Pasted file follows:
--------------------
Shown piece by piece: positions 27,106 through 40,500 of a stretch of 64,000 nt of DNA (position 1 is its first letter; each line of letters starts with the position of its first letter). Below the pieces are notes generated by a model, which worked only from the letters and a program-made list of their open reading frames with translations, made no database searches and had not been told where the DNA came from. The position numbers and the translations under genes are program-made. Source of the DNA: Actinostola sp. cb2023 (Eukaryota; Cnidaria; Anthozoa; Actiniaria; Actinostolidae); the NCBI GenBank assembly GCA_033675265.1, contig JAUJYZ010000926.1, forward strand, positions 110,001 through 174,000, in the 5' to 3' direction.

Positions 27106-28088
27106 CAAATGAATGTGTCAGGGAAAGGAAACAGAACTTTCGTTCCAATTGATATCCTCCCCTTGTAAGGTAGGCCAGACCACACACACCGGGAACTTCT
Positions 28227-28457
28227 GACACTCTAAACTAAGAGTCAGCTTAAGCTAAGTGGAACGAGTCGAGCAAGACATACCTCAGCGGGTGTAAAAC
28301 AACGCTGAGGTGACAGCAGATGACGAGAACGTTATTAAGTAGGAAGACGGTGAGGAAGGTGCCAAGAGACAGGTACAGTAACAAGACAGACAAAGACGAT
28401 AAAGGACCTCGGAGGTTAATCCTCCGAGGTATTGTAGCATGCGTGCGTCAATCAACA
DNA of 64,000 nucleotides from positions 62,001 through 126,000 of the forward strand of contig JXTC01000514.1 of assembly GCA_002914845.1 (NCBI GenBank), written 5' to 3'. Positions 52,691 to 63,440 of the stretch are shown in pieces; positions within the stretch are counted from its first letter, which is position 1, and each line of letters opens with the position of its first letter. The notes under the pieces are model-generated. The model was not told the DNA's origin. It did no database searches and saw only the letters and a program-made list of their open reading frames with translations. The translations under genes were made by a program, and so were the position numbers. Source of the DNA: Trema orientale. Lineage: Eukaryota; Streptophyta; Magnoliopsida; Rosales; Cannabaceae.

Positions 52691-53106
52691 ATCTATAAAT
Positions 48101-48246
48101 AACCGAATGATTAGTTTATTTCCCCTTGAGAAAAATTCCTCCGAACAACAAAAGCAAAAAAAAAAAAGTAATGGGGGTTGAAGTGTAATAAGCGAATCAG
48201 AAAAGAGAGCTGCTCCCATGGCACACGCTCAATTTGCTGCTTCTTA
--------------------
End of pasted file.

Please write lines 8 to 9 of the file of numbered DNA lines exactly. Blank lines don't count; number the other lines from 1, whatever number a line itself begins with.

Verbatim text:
DNA of 64,000 nucleotides from positions 62,001 through 126,000 of the forward strand of contig JXTC01000514.1 of assembly GCA_002914845.1 (NCBI GenBank), written 5' to 3'. Positions 52,691 to 63,440 of the stretch are shown in pieces; positions within the stretch are counted from its first letter, which is position 1, and each line of letters opens with the position of its first letter. The notes under the pieces are model-generated. The model was not told the DNA's origin. It did no database searches and saw only the letters and a program-made list of their open reading frames with translations. The translations under genes were made by a program, and so were the position numbers. Source of the DNA: Trema orientale. Lineage: Eukaryota; Streptophyta; Magnoliopsida; Rosales; Cannabaceae.

Positions 52691-53106